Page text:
Figure: Binary to Gray

The VHDL code for a 4 bit binary gray code conversion is shown below:

 

library IEEE;

use IEEE.STD_LOGIC_1164.ALL;

entity btog is

Port (

b : in  STD_LOGIC_VECTOR (3 downto 0);

g : out  STD_LOGIC_VECTOR (3 downto 0)

);

end btog;

architecture dataflow of btog is

begin

G(3) <= B(3);

G(2) <= B(3) xor B(2);

G(1) <= B(2) xor B(1);

G(0) <= B(1) xor B(0);

end dataflow;

 

Structure Style

Structure style modelling for binary to gray code conversion using concurrent GENERATE statement

library IEEE;

use IEEE.STD_LOGIC_1164.ALL;

entity btog is

Port (

b : in  STD_LOGIC_VECTOR (3 downto 0);

g : out  STD_LOGIC_VECTOR (3 downto 0));

end btog;

architecture struct_model of btog is

begin

G(3) <= B(3);

LOOP1 : for i in 0 to 2 GENERATE

Bi : XOR_GATE port map

(

B(i), B(i+1), G(i)

);

END GENERATE;

end struct_model;

Alternate way of coding:

architecture Behavioral of btog_struct is

signal X : std_logic_vector(4 downto 1);

begin

X(4) <= ‘0’;

X(3 downto 1) <= B(3 downto 1);

LOOP1 : for i in 0 to 3 GENERATE

Bi : entity work.xor_gate port map

(

B(i), X(i+1), G(i)

);

END GENERATE;

 ——————————————————-

 

Behaviour Modeling

 –a 4-bit binary to gray code converter using sequential modelling

library IEEE;

use IEEE.STD_LOGIC_1164.ALL;

entity bin_to_gr is

generic(N: integer:=3);

Port (

b : in  STD_LOGIC_VECTOR(3 downto 0);

g : out  STD_LOGIC_VECTOR(3 downto 0));

end bin_to_gr;

 

architecture Behavioral of bin_to_gr is

begin

process(b)

begin

g(3) <= b(3);

fori in 0 to 2 LOOP

if B((N-1)-i) = B(N-i) then

g((N-1)-i) <= ‘0’;

else

g((N-1)-i) <= ‘1’;

end if;

end LOOP;

end process;

end Behavioral;

  

BCD to XS-3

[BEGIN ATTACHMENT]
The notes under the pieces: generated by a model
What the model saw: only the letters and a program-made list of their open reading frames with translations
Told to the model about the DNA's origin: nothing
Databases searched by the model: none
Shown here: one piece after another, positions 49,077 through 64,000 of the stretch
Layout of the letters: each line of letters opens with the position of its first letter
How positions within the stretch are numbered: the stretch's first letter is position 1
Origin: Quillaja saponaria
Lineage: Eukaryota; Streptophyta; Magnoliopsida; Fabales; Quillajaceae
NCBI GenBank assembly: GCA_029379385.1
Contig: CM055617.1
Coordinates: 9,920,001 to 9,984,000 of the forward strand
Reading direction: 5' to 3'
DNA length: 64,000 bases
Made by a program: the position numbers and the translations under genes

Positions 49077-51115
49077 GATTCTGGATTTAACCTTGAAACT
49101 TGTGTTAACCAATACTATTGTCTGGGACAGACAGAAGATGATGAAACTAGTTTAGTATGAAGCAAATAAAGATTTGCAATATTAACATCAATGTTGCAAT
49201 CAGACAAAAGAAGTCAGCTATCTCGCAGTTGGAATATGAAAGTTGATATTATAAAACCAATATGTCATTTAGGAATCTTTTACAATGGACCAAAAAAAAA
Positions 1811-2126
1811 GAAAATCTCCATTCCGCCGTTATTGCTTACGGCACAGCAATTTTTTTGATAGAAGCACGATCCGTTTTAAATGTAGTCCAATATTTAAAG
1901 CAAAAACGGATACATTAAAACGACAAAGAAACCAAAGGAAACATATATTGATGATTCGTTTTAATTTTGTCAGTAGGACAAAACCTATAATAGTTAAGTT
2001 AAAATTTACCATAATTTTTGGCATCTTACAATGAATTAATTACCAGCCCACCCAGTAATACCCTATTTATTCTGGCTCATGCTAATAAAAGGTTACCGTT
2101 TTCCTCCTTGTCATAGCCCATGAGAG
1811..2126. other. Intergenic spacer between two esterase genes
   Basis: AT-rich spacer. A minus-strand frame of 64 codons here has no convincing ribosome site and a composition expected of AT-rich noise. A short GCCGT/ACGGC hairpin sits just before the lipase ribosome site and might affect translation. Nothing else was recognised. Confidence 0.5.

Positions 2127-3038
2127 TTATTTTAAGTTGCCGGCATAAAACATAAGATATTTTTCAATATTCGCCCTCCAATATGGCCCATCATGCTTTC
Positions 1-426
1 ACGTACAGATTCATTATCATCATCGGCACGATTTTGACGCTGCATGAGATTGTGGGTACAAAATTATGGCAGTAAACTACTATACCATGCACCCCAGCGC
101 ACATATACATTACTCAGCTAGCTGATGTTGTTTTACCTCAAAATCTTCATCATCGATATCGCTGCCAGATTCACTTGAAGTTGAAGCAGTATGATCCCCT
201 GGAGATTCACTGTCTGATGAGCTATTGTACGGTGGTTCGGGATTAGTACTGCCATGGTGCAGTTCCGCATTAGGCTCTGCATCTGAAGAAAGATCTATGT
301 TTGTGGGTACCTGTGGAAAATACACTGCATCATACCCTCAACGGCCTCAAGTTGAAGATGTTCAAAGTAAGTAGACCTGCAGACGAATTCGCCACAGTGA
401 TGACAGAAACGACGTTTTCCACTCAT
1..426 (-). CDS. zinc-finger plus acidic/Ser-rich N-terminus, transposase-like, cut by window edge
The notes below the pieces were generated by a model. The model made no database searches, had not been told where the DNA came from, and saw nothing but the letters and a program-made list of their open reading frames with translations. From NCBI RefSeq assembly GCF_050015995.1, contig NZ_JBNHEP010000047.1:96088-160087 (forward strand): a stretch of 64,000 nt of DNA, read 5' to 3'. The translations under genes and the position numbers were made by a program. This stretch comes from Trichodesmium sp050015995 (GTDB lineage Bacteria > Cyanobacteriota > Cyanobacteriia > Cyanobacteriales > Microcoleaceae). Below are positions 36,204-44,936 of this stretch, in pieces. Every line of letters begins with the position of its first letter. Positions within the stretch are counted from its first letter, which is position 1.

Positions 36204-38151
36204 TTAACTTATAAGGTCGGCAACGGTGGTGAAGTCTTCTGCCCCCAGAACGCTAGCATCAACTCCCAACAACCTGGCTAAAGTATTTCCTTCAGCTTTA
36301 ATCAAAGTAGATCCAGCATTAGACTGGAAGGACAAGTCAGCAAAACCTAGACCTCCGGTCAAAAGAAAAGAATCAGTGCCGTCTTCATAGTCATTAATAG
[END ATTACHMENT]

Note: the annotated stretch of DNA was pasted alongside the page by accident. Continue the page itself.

VHDL code for BCD to XS-3 code conversion

 

library IEEE;

use IEEE.STD_LOGIC_1164.ALL;

useieee.std_logic_unsigned.all;

entity btog is

Port (

b : in  STD_LOGIC_VECTOR (3 downto 0);

g : out  STD_LOGIC_VECTOR (3 downto 0)

);

end btog;

architecture Behavioral of btog is

begin

process(b)

begin

if (b <10) then

g <= b+3;

else

g <= “ZZZZ”;

end if;

end process;

end Behavioral;

 

BCD to 7-segment

VHDL Code for BCD to 7-segment Conversion

Figure: BCD-7segment Decoder and 7 Segment Display interfacing

library IEEE;

use IEEE.STD_LOGIC_1164.ALL;

use IEEE.STD_LOGIC_arith.ALL;

entity bcd_to_7seg is

Port (

bcd : in  STD_LOGIC_VECTOR (3 downto 0);

Seven_seg : out  STD_LOGIC_VECTOR (6 downto 0));

end bcd_to_7seg;

architecture Behavioral of bcd_to_7seg is

begin

seven_seg  <=     “1111110” when bcd = “0000” else

“0110000” when bcd = “0001” else

“1101101” when bcd = “0010” else

“1111001” when bcd = “0011” else

“0110011” when bcd = “0100” else

“1011011” when bcd = “0101” else

“1011111” when bcd = “0110” else

“1110000” when bcd = “0111” else

“1111111” when bcd = “1000” else

“1110011” when bcd = “1001” else

Others=>’Z’ when others;

end Behavioral;

Figure: BCD-to-7segment Conversion Simulation

 

Updated: August 12, 2019 — 5:53 am